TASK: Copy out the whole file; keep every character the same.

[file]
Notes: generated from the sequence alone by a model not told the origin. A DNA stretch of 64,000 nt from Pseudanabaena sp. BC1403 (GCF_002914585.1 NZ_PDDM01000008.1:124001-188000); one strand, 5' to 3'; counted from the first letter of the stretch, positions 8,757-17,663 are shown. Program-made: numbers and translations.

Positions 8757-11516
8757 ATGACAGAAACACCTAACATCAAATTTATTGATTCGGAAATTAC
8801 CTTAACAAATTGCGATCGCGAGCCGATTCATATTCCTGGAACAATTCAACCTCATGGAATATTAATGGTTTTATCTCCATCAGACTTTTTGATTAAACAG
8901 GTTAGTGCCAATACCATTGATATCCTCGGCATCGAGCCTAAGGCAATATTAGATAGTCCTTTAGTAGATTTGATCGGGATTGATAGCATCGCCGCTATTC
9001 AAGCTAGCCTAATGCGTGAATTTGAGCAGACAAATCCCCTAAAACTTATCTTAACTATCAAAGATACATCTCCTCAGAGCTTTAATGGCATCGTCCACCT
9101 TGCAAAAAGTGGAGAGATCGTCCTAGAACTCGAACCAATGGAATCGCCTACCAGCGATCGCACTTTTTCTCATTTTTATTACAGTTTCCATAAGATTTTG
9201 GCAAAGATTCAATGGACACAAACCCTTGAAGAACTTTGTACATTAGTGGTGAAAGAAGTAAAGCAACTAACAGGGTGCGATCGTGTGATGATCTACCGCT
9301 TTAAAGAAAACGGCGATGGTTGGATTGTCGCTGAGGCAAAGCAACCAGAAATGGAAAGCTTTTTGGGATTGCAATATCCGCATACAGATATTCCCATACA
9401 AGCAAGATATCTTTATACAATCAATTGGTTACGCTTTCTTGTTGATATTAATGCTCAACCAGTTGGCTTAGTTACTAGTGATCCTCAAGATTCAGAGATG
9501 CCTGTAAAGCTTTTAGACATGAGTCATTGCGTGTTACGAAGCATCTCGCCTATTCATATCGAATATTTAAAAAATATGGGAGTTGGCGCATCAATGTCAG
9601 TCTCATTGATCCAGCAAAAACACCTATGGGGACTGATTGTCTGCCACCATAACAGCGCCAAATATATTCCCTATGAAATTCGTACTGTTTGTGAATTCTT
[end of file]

Notes: generated from the sequence alone by a model not told the origin. A DNA stretch of 64,000 nt from Pseudanabaena sp. BC1403 (GCF_002914585.1 NZ_PDDM01000008.1:124001-188000); one strand, 5' to 3'; counted from the first letter of the stretch, positions 8,757-17,663 are shown. Program-made: numbers and translations.

Positions 8757-11516
8757 ATGACAGAAACACCTAACATCAAATTTATTGATTCGGAAATTAC
8801 CTTAACAAATTGCGATCGCGAGCCGATTCATATTCCTGGAACAATTCAACCTCATGGAATATTAATGGTTTTATCTCCATCAGACTTTTTGATTAAACAG
8901 GTTAGTGCCAATACCATTGATATCCTCGGCATCGAGCCTAAGGCAATATTAGATAGTCCTTTAGTAGATTTGATCGGGATTGATAGCATCGCCGCTATTC
9001 AAGCTAGCCTAATGCGTGAATTTGAGCAGACAAATCCCCTAAAACTTATCTTAACTATCAAAGATACATCTCCTCAGAGCTTTAATGGCATCGTCCACCT
9101 TGCAAAAAGTGGAGAGATCGTCCTAGAACTCGAACCAATGGAATCGCCTACCAGCGATCGCACTTTTTCTCATTTTTATTACAGTTTCCATAAGATTTTG
9201 GCAAAGATTCAATGGACACAAACCCTTGAAGAACTTTGTACATTAGTGGTGAAAGAAGTAAAGCAACTAACAGGGTGCGATCGTGTGATGATCTACCGCT
9301 TTAAAGAAAACGGCGATGGTTGGATTGTCGCTGAGGCAAAGCAACCAGAAATGGAAAGCTTTTTGGGATTGCAATATCCGCATACAGATATTCCCATACA
9401 AGCAAGATATCTTTATACAATCAATTGGTTACGCTTTCTTGTTGATATTAATGCTCAACCAGTTGGCTTAGTTACTAGTGATCCTCAAGATTCAGAGATG
9501 CCTGTAAAGCTTTTAGACATGAGTCATTGCGTGTTACGAAGCATCTCGCCTATTCATATCGAATATTTAAAAAATATGGGAGTTGGCGCATCAATGTCAG
9601 TCTCATTGATCCAGCAAAAACACCTATGGGGACTGATTGTCTGCCACCATAACAGCGCCAAATATATTCCCTATGAAATTCGTACTGTTTGTGAATTCTT